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The First U.S. Census Day - August 2, 1790


Census records are one of the most important resources used by American genealogists. They are often the first records accessed when creating your family tree. Let's take a look back at the very first U.S. Census Day on August 2, 1790.

As the United States began organizing itself into an independent nation, it created what it needed for a democratic government.  Its new constitution’s  Article 1 laid out the legislative branch with Section 2 documenting the method for apportioning members of the House of Representatives. A census would help in this endeavor and guidelines for a regular census of the country’s citizens were written that stated,  “the actual Enumeration shall be made within three Years after the first Meeting of the Congress of the United States, and within every subsequent Term of ten Years, in such Manner as they shall by Law direct.”[1]

In 1790 President George Washington, Vice President John Adams, and Speaker of the House Frederick Muhlenberg authorized the legislation that created the decenniel census in the United States
In 1790 President George Washington, Vice President John Adams, and Speaker of the House Frederick Muhlenberg authorized
the legislation that created the decennial census in the United States

That framework led to the first decennial census in 1790. Not surprisingly, as the first census conducted by the federal government, it included few guidelines. There were no special forms provided, nor specifications about the size or type of paper to use. The assistant marshals assigned with the task of enumeration were given little guidance into how to collect the data. Although the census ended up having only six questions there was some argument for it to include even more questions for individuals such as their occupation in an effort to gather information for potential needs the young democracy might have such as soldiers for a military. However, not everyone was convinced that collecting additional data was necessary. In particular, James Madison was against more detailed information and dismissed it as “a waste of trouble and supplying materials for idle people to make a book.”[2]

In the end, the 1790 census would collect information that was more statistical. The only reason the head of the household’s name was included in the enumeration count was for organizational purposes. Information collected for each household consisted of the number of:

  • Free White males of 16 years and upward (to assess the country's industrial and military potential)
  • Free White males under 16 years
  • Free White females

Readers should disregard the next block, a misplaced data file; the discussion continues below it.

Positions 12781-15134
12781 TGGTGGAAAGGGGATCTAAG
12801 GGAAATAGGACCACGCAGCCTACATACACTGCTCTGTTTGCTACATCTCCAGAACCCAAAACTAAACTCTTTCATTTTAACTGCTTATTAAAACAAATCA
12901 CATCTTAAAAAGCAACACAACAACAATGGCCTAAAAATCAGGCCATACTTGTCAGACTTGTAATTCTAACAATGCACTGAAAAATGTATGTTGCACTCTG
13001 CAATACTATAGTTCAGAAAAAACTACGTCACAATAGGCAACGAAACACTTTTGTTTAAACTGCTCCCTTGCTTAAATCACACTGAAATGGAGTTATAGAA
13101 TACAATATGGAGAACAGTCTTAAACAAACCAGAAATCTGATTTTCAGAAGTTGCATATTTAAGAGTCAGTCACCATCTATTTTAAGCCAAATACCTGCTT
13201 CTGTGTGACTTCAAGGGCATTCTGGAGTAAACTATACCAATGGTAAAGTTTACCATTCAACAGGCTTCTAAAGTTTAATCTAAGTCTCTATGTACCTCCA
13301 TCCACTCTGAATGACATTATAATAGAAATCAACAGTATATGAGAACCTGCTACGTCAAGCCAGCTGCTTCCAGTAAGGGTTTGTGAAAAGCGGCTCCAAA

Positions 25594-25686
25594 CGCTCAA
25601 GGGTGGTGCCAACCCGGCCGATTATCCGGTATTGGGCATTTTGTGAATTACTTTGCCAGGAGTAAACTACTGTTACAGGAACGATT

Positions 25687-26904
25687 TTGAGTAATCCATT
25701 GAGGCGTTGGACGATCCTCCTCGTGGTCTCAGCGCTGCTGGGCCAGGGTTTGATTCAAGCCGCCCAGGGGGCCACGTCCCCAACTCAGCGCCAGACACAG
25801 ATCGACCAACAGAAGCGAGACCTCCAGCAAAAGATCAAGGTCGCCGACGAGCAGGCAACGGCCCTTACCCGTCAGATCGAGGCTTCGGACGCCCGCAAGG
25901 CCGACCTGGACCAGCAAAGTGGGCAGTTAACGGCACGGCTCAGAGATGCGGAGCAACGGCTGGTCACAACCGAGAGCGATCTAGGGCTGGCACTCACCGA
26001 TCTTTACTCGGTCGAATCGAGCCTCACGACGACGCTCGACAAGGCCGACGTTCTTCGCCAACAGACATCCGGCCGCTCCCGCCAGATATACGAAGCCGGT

• All other free persons
  • Slaves[3]

This census was to be taken in the “original 13 States, plus the districts of Kentucky, Maine, and Vermont, and the Southwest Territory (Tennessee).”[4] Instructions to the enumerators were just 3 pages long and provided general information about the duties in taking an accurate census, fines for making false returns, and payments for enumerating. They were instructed that “the enumeration shall commence on the first Monday in August and shall close within nine calendar months thereafter.”

Other  instructions included who was to be enumerated:

That the marshals of the several districts of the United States shall be, and they are hereby authorized and required to cause the number of the inhabitants within their respective districts to be taken; omitting in such enumeration Indians not taxed, and distinguishing free persons, including those bound to service for a term of years, from all others; distinguishing also the sexes and colours of free persons, and the free males of sixteen years and upwards from those under that age[5]

That first census took 18 months to complete and counted 3.9 million people, a number that President George Washington thought too low but it was good enough for “congress to take its first census apportionment."[6]

You can read more about the history of that first census in History and Growth of the United States Census: 1790-1890 and other reports available from the US Census Bureau website.

Have your found your ancestors in the 1790 U.S. Federal Census? Do you think it's a worthwhile census to include in your research?

Learn more about using census records in your research with these Legacy classes.


[1] Anderson, Margo J. The American Census: A Social History. New Haven: Yale University Press, 1988, p. 9.

[2] Ibid, p. 14.

[3] “1790 Overview,” US Census Bureau ( accessed 23 July 2019).

[4] Ibid.

[5] “1790 Instructions,” US Census Bureau ( accessed 24 July 2019).

[6] Anderson, Margo J. The American Census: A Social History. New Haven: Yale University Press, 1988, p. 14


Gena Philibert-Ortega is an author, instructor, and researcher. She blogs at Gena's Genealogy and Food.Family.Ephemera. You can find her presentations on the Legacy Family Tree Webinars website.


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